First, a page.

Peter
          • 3 Years Ago
          @DaveMart
          And remember that the EPA "seems" to be more real world because a) They use American gallons (20% smaller) b) The EPA fudges the numbers they get down by an arbitrary percent: the city is adjusted downward by 10 percent, and the highway by 22 percent. c) CAFE of course uses the unadjusted numbers, which means manufactures are automatically 17% better than EPA when they calculate the fleet average. d) The EPA duty cycle is city at 55 percent and the highway at 45 percent, which Dave correctly points out is not the experience of drivers in the EU e) Some of the EPA fudge is because their testings are strange. The highway simulates a 10 mile trip with an average speed of 48 mph. The city test simulates a stop and go trip with an average speed of about 20 miles per hour (mph). I doubt that this reflects average American driving (I think highway speeds are higher and city speeds are lower) but I have no data to support this.
          Smith Jim
          • 3 Years Ago
          @DaveMart
          LTAW, I understand how the tests were different. They are vastly different. That's exactly the point I'm trying to make. GM was widely criticized for making the claim that the Volt would achieve 230 MPG using the former EPA test methods. The EPA modified their method of testing specifically to adapt to new types of cars such as EVs and PHEVs. Soon after I made my first comment about test harmonization I went to the GCC website and found the following article as the top story. http://www.greencarcongress.com/2011/11/lcfs-20111121.html
          Letstakeawalk
          • 3 Years Ago
          @DaveMart
          SJ, that article refers to the harmonization of fuel standards, specifically determining what is to be considered a "low carbon fuel". For example, there is great debate as to whether corn ethanol is truly low carbon, based on the whole production cycle required to produce it. Hydrogen faces a similar question, dependent on the source of that hydrogen. Sometimes it is low carbon, sometimes it isn't. You were asking about the harmonization of fuel efficiency testing, which is entirely different. It would be fair to say that each regulatory agency (EPA, TUV, etc) has adopted testing techniques that tell them what they would like to know, so as to provide a basis of comparison. Some are more arcane, and some are more straightforward. It wouldn't be impossible to have a global standard, but being much more generally organized, it would lack the specificity that each region requires. The result would be uniform results, but greater disparity of accuracy. As DaveMart points out, our testing standard works well for us, and theirs works well for them. There's no pressing need for a single standard, which if it did exist, would be even more off-base than what we have now. I think the TUV presentation is pretty straightforward, and I think it would better reflect my own use than what the EPA figures. Then again, I'm pretty used to assuming I'll do better than what the EPA says anyway - as do a large number of advanced auto drivers (hybrids, etc.) To sum up, the article you reference has nothing to do with standardizing fuel efficiency testing standards of specific models of auto. It has to do with standardizing the nomenclature of what they are fueled with.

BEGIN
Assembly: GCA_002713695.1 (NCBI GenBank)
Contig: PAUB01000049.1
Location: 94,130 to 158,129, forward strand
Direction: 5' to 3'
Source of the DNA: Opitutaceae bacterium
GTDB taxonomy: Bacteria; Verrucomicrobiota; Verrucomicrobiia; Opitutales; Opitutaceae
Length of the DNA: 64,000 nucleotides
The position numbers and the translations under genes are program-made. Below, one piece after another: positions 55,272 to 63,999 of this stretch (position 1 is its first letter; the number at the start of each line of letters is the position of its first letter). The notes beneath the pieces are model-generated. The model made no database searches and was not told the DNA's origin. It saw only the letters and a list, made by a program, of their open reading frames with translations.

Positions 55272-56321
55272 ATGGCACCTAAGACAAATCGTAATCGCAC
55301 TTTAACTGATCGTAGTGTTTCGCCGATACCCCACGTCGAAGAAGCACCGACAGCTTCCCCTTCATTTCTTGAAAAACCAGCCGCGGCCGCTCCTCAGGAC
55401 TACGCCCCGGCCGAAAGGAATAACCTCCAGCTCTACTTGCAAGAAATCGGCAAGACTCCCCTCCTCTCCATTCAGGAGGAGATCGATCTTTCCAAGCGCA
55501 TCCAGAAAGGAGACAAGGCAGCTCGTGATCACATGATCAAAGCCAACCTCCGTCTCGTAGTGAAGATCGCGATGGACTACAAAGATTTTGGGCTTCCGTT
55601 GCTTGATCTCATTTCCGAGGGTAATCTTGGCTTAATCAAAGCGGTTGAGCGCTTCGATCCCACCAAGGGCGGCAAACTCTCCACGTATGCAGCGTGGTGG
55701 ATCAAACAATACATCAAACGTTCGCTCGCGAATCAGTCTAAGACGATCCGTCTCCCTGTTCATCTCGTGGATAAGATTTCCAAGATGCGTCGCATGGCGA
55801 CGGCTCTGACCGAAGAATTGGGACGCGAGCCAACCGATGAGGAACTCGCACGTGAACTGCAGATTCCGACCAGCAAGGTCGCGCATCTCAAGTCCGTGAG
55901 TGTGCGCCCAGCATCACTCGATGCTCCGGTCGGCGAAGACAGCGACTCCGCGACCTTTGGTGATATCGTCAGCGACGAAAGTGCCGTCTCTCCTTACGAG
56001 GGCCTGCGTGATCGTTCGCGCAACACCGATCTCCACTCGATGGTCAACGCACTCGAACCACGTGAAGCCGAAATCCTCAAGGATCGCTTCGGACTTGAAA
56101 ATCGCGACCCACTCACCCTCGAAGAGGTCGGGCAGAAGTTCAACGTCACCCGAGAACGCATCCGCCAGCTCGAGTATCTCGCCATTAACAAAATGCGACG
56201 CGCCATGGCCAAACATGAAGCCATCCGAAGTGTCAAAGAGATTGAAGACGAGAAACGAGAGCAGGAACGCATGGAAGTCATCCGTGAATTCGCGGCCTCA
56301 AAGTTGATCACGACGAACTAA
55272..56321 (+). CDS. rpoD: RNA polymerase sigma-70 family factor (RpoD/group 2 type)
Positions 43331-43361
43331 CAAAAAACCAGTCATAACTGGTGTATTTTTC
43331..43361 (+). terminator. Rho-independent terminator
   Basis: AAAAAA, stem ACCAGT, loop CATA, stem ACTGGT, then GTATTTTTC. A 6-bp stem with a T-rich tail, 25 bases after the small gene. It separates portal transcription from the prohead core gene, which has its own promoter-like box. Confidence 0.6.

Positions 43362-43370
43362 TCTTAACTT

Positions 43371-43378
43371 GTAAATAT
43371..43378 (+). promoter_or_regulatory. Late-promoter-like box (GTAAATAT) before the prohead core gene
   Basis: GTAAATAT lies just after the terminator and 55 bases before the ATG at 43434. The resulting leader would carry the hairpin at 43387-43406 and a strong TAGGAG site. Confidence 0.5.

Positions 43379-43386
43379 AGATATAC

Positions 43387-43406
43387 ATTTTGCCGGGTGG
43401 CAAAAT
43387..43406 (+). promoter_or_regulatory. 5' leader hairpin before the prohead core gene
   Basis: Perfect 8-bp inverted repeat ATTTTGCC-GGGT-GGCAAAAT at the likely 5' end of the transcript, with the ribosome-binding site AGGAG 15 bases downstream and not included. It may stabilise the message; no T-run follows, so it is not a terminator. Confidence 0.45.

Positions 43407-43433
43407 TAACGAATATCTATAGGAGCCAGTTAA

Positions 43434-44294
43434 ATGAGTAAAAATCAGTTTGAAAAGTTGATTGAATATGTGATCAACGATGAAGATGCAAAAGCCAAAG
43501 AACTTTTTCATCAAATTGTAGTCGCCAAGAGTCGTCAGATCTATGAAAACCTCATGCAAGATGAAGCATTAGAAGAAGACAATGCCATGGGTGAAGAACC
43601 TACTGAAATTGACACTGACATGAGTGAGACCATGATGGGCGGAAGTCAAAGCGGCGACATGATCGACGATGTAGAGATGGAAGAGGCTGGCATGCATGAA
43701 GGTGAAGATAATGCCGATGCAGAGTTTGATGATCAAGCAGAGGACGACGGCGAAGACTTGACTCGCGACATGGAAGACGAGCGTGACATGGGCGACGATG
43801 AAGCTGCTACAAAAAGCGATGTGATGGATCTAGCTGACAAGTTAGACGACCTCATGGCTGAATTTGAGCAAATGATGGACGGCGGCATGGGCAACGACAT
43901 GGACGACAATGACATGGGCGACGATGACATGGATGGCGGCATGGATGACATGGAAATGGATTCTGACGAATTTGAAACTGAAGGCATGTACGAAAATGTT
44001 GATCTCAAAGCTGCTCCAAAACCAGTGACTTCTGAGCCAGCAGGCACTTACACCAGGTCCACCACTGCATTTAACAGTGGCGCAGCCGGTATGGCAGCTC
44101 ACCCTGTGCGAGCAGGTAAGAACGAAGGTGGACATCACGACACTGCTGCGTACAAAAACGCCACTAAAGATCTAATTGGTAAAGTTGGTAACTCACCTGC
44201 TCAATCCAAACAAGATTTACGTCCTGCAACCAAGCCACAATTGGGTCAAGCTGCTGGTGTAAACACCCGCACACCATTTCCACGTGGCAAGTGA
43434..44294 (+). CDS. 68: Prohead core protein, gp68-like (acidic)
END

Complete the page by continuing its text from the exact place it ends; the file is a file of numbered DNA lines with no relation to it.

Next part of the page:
Tysto
          • 3 Years Ago
          @DaveMart
          European mileage standard should figure in crawling thru tiny town centers at 11 MPH and blasting down the Autobahn at 120 MPH. Cars would MPG numbers like 58 city / 7 highway. :-)
          DaveMart
          • 3 Years Ago
          @DaveMart
          Peter: We don't use the EPA numbers here in Europe, and I often find American critiques of the ones we do use as overly generous incorrect for our use here. They tend to work reasonably well for Europe, IMO, which is what they were designed to do.
          JakeY
          • 3 Years Ago
          @DaveMart
          In the same vein, European test results are also not relevant in the US. But journalists insist on comparing European test results to US test results. International studies on green house gas emissions are done also do the same thing (there is no adjustment for the differences in the testing cycles and driving conditions). In this case, Fisker is insisting somehow these results are valid in the US, when people should be looking at EPA results to compare with other cars in the US. For example, the following statement is entirely misleading: "When driven in charge-sustaining Sport mode the Karma achieves 26 mpg (9.2 l/100km) combined fuel economy in TÜV tests, the best of any full size, US-market luxury car." They are comparing TÜV/NEDC results to EPA results. If you look at NEDC vs NEDC results, there are plenty of full size, US-market luxury cars that do significantly better: the Lexus LS 600h gets 9.3l/100km, the MB S400 gets 7.9l/100km, the Panamera S hybrid gets 7.1 l/100 km, S350 gets 6.8l/100km.
          DaveMart
          • 3 Years Ago
          @DaveMart
          There are no different driving conditions between Europe and the US, but the frequency with which they are encountered varies enormously. and hence their impact on the average driver within different regions. Some climatic conditions simply do no happen in some areas either, notably extremes of temperature and so test cycles which emphasise or even contain them will be misleading.